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I Am a Miller tae My Trade

[ Roud 888 ; G/D 7:1489 ; Ballad Index K218 ; trad.]

John McDonald of Elgin, Moray, sang this song as The Buchan Miller in a recording made by Peter Kennedy on the anthology Jack of All Trades (The Folk Songs of Britain Volume 3; Caedmon 1961; Topic 1968).

Cindy and Joyce Fisher sang I Am a Miller tae My Trade on the Fisher Family's Topic album of 1966 Traditional & New Songs from Scotland. Their sister Ray Fisher sang Miller tae My Trade in 1982 on her Folk-Legacy album Willie's Lady. She commented in the accompanying booklet:

An outstanding song from the impressive repertoire of Lucy Stewart of Fetterangus. Norman Buchan played me a tape of the song and verbally explained how Lucy produced the watermill wheel sound. The movements that I do are not absolutely the same as Lucy's, but I think the end effect is the same. This type of rhythmic accompaniment is unique—so, too is Lucy Stewart.

Davie Stewart sang I Am a Miller tae Ma Trade at a concert in The Angus Hotel, Blairgowrie, Perthshire, on August 13, 1967. The concert recording was published in 1968 as the Topic album Festival at Blairgowrie, and this track was also included in 1998 on the Topic anthology Come All My Lads That Follow the Plough (The Voice of the People Series Volume 5).

Lyrics

Ray Fisher sings Miller tae My Trade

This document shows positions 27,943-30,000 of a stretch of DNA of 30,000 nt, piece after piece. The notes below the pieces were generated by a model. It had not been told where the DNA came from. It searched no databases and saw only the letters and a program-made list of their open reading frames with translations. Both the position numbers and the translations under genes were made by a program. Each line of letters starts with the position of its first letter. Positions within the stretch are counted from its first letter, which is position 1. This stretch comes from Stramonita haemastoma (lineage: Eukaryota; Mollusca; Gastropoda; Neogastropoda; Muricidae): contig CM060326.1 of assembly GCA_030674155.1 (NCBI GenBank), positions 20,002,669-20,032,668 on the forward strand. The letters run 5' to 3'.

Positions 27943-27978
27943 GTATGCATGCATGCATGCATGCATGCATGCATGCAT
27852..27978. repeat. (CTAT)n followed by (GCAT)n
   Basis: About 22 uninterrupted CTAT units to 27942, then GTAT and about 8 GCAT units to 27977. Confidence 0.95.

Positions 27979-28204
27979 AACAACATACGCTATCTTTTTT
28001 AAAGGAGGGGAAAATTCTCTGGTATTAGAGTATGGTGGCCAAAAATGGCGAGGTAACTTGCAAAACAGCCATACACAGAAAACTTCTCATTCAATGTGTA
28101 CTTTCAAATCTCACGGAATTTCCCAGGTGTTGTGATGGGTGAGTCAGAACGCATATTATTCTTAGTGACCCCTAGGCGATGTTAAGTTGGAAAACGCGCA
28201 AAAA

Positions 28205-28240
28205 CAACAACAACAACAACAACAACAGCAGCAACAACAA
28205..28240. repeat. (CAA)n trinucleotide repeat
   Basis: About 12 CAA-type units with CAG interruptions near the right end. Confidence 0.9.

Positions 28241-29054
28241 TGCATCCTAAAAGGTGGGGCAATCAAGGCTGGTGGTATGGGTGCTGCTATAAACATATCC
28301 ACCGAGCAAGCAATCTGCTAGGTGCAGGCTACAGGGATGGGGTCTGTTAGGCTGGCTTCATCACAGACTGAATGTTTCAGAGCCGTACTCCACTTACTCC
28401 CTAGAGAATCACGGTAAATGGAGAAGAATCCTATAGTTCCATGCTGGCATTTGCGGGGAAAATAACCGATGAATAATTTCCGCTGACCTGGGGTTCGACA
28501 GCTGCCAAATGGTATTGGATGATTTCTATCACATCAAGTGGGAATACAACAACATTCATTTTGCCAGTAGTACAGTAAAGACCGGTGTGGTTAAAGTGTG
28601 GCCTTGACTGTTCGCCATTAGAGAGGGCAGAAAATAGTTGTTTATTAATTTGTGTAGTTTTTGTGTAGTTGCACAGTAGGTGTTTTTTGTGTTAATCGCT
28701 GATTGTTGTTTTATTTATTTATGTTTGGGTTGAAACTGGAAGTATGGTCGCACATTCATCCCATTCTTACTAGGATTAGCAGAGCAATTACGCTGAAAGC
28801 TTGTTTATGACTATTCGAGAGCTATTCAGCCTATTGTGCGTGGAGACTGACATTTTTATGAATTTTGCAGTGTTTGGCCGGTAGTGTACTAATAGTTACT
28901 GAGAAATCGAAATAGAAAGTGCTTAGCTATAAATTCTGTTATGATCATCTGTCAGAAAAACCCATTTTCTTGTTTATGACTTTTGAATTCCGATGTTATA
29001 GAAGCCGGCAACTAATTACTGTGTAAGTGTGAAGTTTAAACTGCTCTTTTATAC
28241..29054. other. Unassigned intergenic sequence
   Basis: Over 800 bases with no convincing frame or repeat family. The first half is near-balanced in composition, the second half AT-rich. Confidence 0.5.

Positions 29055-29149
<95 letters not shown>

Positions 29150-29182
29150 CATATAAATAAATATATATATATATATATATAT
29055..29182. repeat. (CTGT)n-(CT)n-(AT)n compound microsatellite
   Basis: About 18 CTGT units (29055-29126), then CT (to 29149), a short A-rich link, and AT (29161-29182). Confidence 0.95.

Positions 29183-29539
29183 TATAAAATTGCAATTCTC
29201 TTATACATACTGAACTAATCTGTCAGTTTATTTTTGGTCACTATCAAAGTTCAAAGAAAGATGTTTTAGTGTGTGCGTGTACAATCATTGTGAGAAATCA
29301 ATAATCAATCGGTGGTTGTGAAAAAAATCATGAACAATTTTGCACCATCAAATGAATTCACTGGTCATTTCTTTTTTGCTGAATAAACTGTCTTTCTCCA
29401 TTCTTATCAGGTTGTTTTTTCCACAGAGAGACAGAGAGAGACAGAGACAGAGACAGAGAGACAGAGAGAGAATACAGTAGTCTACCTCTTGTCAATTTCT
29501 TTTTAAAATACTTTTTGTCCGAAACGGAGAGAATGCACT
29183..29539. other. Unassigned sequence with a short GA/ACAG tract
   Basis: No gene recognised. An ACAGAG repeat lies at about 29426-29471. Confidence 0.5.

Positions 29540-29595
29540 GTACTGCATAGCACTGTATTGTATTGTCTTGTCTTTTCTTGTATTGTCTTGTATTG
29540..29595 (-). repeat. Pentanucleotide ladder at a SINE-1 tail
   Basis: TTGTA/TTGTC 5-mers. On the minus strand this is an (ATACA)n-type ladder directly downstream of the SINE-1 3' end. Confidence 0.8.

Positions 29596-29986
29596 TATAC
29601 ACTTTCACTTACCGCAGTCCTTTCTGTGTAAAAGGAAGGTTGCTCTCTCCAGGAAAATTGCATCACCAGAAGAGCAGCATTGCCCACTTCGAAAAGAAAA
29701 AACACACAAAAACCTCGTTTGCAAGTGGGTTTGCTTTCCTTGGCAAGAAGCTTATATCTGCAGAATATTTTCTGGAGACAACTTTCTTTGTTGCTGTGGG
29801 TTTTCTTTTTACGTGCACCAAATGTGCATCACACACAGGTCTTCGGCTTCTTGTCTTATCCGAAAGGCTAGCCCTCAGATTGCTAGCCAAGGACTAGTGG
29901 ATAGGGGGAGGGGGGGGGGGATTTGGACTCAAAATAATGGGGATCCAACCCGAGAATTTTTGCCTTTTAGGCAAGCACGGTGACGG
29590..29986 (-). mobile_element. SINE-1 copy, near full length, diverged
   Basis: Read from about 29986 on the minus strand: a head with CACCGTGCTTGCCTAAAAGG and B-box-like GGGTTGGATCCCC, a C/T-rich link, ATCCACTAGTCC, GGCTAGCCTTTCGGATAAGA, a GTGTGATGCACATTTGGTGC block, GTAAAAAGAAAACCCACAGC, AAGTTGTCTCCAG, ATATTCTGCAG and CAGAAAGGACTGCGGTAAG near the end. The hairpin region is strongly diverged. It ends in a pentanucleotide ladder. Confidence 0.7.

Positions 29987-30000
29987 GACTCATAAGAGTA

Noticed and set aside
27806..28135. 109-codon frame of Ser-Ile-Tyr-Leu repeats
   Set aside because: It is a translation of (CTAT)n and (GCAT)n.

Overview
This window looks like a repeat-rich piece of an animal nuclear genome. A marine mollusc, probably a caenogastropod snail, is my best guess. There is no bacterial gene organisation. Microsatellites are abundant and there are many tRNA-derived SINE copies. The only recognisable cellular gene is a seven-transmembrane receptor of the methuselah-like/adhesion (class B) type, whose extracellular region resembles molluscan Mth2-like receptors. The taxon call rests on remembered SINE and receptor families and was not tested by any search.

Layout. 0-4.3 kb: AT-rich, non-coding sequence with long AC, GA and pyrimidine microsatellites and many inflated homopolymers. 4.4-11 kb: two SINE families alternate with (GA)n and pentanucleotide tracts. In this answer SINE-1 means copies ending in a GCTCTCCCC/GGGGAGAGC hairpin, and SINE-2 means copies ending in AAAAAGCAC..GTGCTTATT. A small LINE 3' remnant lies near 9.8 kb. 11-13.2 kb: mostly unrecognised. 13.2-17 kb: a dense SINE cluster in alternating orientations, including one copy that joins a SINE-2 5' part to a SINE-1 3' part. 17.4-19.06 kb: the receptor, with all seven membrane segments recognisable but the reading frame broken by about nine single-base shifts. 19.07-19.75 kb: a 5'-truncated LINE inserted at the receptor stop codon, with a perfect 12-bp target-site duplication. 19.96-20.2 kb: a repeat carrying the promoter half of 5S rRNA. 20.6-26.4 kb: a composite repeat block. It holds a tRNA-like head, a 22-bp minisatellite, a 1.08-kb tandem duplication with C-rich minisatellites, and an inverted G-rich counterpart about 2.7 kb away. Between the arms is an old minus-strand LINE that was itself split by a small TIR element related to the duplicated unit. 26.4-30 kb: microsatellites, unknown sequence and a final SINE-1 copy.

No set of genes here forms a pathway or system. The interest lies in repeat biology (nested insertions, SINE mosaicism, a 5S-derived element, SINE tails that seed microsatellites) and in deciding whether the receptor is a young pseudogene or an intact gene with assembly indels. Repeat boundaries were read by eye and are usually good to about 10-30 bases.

I am a miller tae my trade, and that sae weel ye ken, O,
I am a miller tae my trade, and that sae weel ye ken, O.
I am a miller tae my trade, aye, and mony a sack o' meal I've made
And mony a lassie I hae laid at the back o' the sacks o' meal, O

As merrily as the wheel gaes roond, the rate sae weel ye ken, O,
As merrily as the wheel gaes roond, the rate sae weel ye ken, O.
O, as merrily as the wheel gaes roond, wi' grinding peas and corn, O,
A better job was never foond since ever I been born, O.

It happened ae nicht in June, when I was in mysel', O,
It happened ae nicht in June, when I was in mysel', O.
O, the lassie cam' tripplin' doon the lane, said, “I hear your mill a-clackin' in,
Aye and I thocht that I would just look in, for tae see if you're in yoursel', O.”

“You're welcome here, my bonnie lass, you're welcome here for aye, O,
You're welcome here, my bonnie lass, you're welcome here for aye, O,
You're welcome here, my bonnie lass, aye, whit's the news that I maun hear?
Will ye consent tae bide wi' me, aye, and bide wi' me for aye, O?”

The lauchin' lassie gied a smile, she said she couldna tell, O,
The lauchin' lassie gied a smile, she said she couldna tell, O.
O, the lauchin' lassie gied a smile She said, “Young man, ye'll wait awhile.
When I hear your mill a-clackin' in, then ye'll hae me tae yoursel', O.”

I kissed her lips as sweet as honey, as sweet as honey dew, O,
I kissed her lips as sweet as honey, as sweet as honey dew, O.
I kissed her lips as sweet as honey until a tear cam' in her e'e,
“Oh I'll leave my mammy a' for thee, aye, and I'll bide wi' ye for aye, O.”